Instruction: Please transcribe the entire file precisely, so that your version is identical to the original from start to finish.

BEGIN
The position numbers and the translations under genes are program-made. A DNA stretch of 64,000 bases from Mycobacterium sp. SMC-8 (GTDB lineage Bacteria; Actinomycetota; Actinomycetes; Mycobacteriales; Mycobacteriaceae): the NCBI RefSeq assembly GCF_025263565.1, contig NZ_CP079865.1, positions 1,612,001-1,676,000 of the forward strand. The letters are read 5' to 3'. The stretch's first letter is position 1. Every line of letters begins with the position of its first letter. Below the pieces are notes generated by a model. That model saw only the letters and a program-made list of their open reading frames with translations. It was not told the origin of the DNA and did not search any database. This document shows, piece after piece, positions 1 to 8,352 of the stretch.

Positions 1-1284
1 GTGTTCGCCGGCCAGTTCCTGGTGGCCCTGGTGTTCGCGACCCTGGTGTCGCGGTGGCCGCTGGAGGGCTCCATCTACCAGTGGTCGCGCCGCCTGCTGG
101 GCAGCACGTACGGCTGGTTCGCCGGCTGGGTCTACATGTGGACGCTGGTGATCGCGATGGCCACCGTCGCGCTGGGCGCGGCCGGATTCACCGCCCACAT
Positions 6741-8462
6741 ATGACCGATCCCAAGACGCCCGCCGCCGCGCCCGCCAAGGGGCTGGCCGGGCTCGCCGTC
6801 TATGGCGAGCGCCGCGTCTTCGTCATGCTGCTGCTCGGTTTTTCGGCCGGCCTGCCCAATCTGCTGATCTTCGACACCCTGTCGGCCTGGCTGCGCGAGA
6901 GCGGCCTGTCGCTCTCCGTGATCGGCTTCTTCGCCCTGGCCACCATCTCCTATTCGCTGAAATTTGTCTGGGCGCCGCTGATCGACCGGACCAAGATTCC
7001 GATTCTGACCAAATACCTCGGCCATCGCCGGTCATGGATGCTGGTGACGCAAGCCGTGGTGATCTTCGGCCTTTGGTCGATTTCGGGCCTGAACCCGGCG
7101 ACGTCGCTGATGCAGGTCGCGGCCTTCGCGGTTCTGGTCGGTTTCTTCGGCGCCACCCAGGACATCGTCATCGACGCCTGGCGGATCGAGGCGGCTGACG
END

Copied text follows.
The position numbers and the translations under genes are program-made. A DNA stretch of 64,000 bases from Mycobacterium sp. SMC-8 (GTDB lineage Bacteria; Actinomycetota; Actinomycetes; Mycobacteriales; Mycobacteriaceae): the NCBI RefSeq assembly GCF_025263565.1, contig NZ_CP079865.1, positions 1,612,001-1,676,000 of the forward strand. The letters are read 5' to 3'. The stretch's first letter is position 1. Every line of letters begins with the position of its first letter. Below the pieces are notes generated by a model. That model saw only the letters and a program-made list of their open reading frames with translations. It was not told the origin of the DNA and did not search any database. This document shows, piece after piece, positions 1 to 8,352 of the stretch.

Positions 1-1284
1 GTGTTCGCCGGCCAGTTCCTGGTGGCCCTGGTGTTCGCGACCCTGGTGTCGCGGTGGCCGCTGGAGGGCTCCATCTACCAGTGGTCGCGCCGCCTGCTGG
101 GCAGCACGTACGGCTGGTTCGCCGGCTGGGTCTACATGTGGACGCTGGTGATCGCGATGGCCACCGTCGCGCTGGGCGCGGCCGGATTCACCGCCCACAT
Positions 6741-8462
6741 ATGACCGATCCCAAGACGCCCGCCGCCGCGCCCGCCAAGGGGCTGGCCGGGCTCGCCGTC
6801 TATGGCGAGCGCCGCGTCTTCGTCATGCTGCTGCTCGGTTTTTCGGCCGGCCTGCCCAATCTGCTGATCTTCGACACCCTGTCGGCCTGGCTGCGCGAGA
6901 GCGGCCTGTCGCTCTCCGTGATCGGCTTCTTCGCCCTGGCCACCATCTCCTATTCGCTGAAATTTGTCTGGGCGCCGCTGATCGACCGGACCAAGATTCC
7001 GATTCTGACCAAATACCTCGGCCATCGCCGGTCATGGATGCTGGTGACGCAAGCCGTGGTGATCTTCGGCCTTTGGTCGATTTCGGGCCTGAACCCGGCG
7101 ACGTCGCTGATGCAGGTCGCGGCCTTCGCGGTTCTGGTCGGTTTCTTCGGCGCCACCCAGGACATCGTCATCGACGCCTGGCGGATCGAGGCGGCTGACG